I got my grains online from savvy teas, and if all goes well, I’m more than happy to share 😀
Once you’ve got the grains it’s so easy to make:

Water Kefir

Ingredients:
Water Kefir grains (2tsp dried grains or 1/3 cup wet grains)
3 cups mineral water (if using tap water, boil or set out overnight to remove/evaporate chlorine)
2 tbsp organic brown sugar
1/2 lemon – sliced
handful of raisins, banana, berries (encourages fermentation)

Method:
1.
Place the grains, sugar, water and fruit in a sterilised glass jar with either a screw top or flip top lid.
2. Place in an area out of direct sunlight. Some suggest wrapping in towels or ‘burping’ the jar every now and then as the carbonation can build up and lead to some horror glass smashing stories. Also, avoid the use of metal spoons (pure stainless steel is ok) as this will affect the sensitive little grains.

IMG_20121210_221201Bubbles of carbonation one hour in!

Stay tuned for the next update: the second brew – experimenting with flavours!!

Summer’s over but semi-dried tomatoes are here forever

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The taste of the Mediterranean – homemade here in Korea, for 1/4 of the shop price

Although the leaves are yellowing, the air is more crisp and the time spent frolicking in the sun (who has the time to frolic? But the idea, or word is lovely) is becoming shorter, I’ve found a way to savour the taste forever!

Like everything exotic and non-korean in Korea, avocados, watermelon, baby spinach to name a few, the price is excruciating, unbelievable, ridiculous. Semi-dried/sun-dried tomatoes are no exception. ₩9,000 on special? ₩13,000 – ₩20,000 for a small jar?

Sure, I’ve nothing better to spend my money on than eating.

Back home I’m used to picking up a couple of hundred grams for $3 – $5, of varying dried-ness, immersed in different oils or vinegar’s, with different herbs and accompaniments, full fat, fat-free. Pro-choice tomatoes, oh yeah!

So, figuring it’s just tomatoes, olive oil, garlic, spices, sun and time, I thought, I could make my own. Except, ah, the long hot summer days are over here – thank my sweat-free brow – so what to do, what to do….

Oven-dried tomatoes! Looooooong, sloooooooow dehydrated tomatoes result in the sweetest tomatoes with a soft inside, encased by a not-too-hard, ever so slightly chewy and dried out shell. Dehydrating them with a dash of olive oil that has been infused with Himalayan rock salt, pepper, garlic and herbs, enhances each flavour, bringing out the sweetness of the tomatoes.

I used cherry tomatoes here, because that’s what the ajumma was selling near my flat that day

Although I don’t label myself with a food label anymore such as vegetarian, carnivore, vegan, raw foodist; I eat 80% vegan and raw as much as possible (although since preparing samples and market prep for whole*istic snacks and desserts, my diet has changed to 80% DESSERTS! HELP!!)  and meat/fish if my body truly is craving it or someone has been so nice as to cook for me.

I found that it has been easier to make more conscious decisions this way, without placing limitations and expectations on myself and removing the ‘banned food’ list – which actually makes me want them even more.

Bu,t I digress.

A dehydrator is just as vital to a raw foodist as the holier-than-thou blender, the VitaMix – which you cannot get in Korea! Here I was ready to part with my ₩600,00 on a blender, but it’s not even possible. (Post to follow on what I did actually get)*be warned – it will be a rant, as after having acquired the most powerful, expensive blender in Korea, it DIED on me within 24 hours, 2 batches of energy noshies, 1 pie crust and halfway through a ‘cheese’cake…breathe in, breathe out….I am floating on al lily pad down a….one day, it lasted one day!!!! …..down a clear, tranquil blue stream….. But as I’d just received a new large, 4 rack oven, I had been reading that food prepared at 48°C or less, can technically be considered ‘raw’.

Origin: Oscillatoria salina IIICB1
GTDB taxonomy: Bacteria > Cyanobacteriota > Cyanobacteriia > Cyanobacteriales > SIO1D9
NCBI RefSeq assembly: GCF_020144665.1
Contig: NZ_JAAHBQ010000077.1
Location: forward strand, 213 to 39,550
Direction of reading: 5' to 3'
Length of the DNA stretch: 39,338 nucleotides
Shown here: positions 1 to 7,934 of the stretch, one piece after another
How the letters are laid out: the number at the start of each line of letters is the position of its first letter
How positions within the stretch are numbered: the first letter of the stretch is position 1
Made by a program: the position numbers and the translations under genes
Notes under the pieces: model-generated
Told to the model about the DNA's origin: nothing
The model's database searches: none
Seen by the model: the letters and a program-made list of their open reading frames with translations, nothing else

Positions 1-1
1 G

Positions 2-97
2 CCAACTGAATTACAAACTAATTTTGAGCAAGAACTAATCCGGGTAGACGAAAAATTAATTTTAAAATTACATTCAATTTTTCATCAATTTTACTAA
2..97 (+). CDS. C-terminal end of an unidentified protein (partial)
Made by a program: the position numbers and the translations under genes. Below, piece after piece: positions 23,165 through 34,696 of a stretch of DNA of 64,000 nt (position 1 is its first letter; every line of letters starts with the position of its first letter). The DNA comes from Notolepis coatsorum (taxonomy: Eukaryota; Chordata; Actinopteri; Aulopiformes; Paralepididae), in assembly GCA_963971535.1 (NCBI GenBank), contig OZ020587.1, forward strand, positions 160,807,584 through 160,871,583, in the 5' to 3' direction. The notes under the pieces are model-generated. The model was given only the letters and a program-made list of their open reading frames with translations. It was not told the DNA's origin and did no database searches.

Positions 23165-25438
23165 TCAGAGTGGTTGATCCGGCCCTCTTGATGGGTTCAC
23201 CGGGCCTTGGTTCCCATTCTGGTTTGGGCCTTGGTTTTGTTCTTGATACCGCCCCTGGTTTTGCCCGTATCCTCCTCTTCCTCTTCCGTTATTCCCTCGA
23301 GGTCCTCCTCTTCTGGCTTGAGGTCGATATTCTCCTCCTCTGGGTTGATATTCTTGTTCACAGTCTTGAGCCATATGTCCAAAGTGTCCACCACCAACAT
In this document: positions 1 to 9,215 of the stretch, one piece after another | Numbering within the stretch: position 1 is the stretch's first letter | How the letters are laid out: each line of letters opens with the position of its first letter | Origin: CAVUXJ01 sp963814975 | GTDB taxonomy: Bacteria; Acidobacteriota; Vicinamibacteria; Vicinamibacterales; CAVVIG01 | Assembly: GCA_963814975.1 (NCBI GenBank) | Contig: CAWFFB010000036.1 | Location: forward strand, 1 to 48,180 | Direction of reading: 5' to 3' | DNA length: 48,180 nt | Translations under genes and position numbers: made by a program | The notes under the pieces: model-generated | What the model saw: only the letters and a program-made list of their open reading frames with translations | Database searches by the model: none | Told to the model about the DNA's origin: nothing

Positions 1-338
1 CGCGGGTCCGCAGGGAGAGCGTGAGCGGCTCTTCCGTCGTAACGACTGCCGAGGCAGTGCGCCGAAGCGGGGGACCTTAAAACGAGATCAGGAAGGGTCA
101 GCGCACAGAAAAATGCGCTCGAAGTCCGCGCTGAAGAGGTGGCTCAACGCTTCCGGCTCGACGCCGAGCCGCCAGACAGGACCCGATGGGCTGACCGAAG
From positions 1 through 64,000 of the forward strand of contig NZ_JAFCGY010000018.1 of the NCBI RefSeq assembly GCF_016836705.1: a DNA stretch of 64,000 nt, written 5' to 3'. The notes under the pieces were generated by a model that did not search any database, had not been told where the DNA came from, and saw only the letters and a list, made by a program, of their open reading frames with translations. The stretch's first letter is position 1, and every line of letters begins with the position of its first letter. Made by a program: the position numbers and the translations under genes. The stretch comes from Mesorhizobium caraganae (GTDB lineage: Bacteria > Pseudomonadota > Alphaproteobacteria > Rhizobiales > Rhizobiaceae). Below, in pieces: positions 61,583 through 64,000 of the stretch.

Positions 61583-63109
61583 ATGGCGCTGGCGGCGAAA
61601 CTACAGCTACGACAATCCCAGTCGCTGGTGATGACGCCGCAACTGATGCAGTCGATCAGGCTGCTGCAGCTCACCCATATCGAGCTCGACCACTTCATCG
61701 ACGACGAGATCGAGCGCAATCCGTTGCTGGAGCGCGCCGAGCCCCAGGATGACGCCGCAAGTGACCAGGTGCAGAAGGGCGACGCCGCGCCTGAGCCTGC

Which isn’t very hot at all. I’m sure the Bikram yoga room has been hotter than that before.

So anyway, if you’ve got an oven that can function at 48°C, lots of fresh tomatoes (it’s too time consuming to just do a punnet), and lots and lots of time for these babies to dehydrate – read on my friend, read on……

All you need is love! And time, and a big ass oven.

Oven-semi-dried tomatoes

Ingredients:

1 kg tomatoes (I used cherry tomatoes)
1/2 cup olive oil
3 cloves garlic, finely chopped
1/2 tsp Himalayan rock salt (this is more ‘salty’ than salt, so use less at first – then to taste)
1 tsp black pepper – 5 grinds?
1 tsp mixed herbs (I used a mix of basil and Italian parsley)

*Add all spices/seasonings to taste. I LOVE garlic so my recipes are heavy on the garlic, taste as you go, to your liking. Add anything you like. Just remember, the dehydrating will bring out the flavours more.

Method:

1. Combine all ingredients, except tomatoes, in a screw top glass jar.
Shake it, shake it like a polaroid picture.

2. Wash tomatoes. Cut in half. If using cherry/grape tomatoes place on greaseproof paper lined baking tray, cut side up.
If using larger tomatoes, scoop seeds out (can add to a smoothie, dip, pesto, sauce, eat, whatever – just don’t waste it)

3. Drizzle some of the oil over the tomatoes.
I used about one tablespoon per line of tomatoes.
There should be about 1/4 cup of oil, more or less, remaining for you to sit the tomatoes in after dehydrating, or to use as a dressing. Beautiful!

4. Place in oven at 45°C.
For 2 large trays of cherry tomatoes, they took 5 hours and were fully dried.
4 hours would create a more juicy, semi semi dried tomato.

Will keep in a sealed jar, covered in the remaining oil for a month? 2 months? Although, I don’t think they’ll last that long….

Cherry tomatoes: 2 hours in

Ta-da!! The finished product – 5 hours on


Drizzle garlic olive oil. Whiz into a pesto or dip. Top a salad.
Eat. Straight up.

I blended mine into a basil, sunflower seed pesto and served atop fresh squash, black sesame tofu (I’ve never liked tofu until moving to Korea – its baffling me -)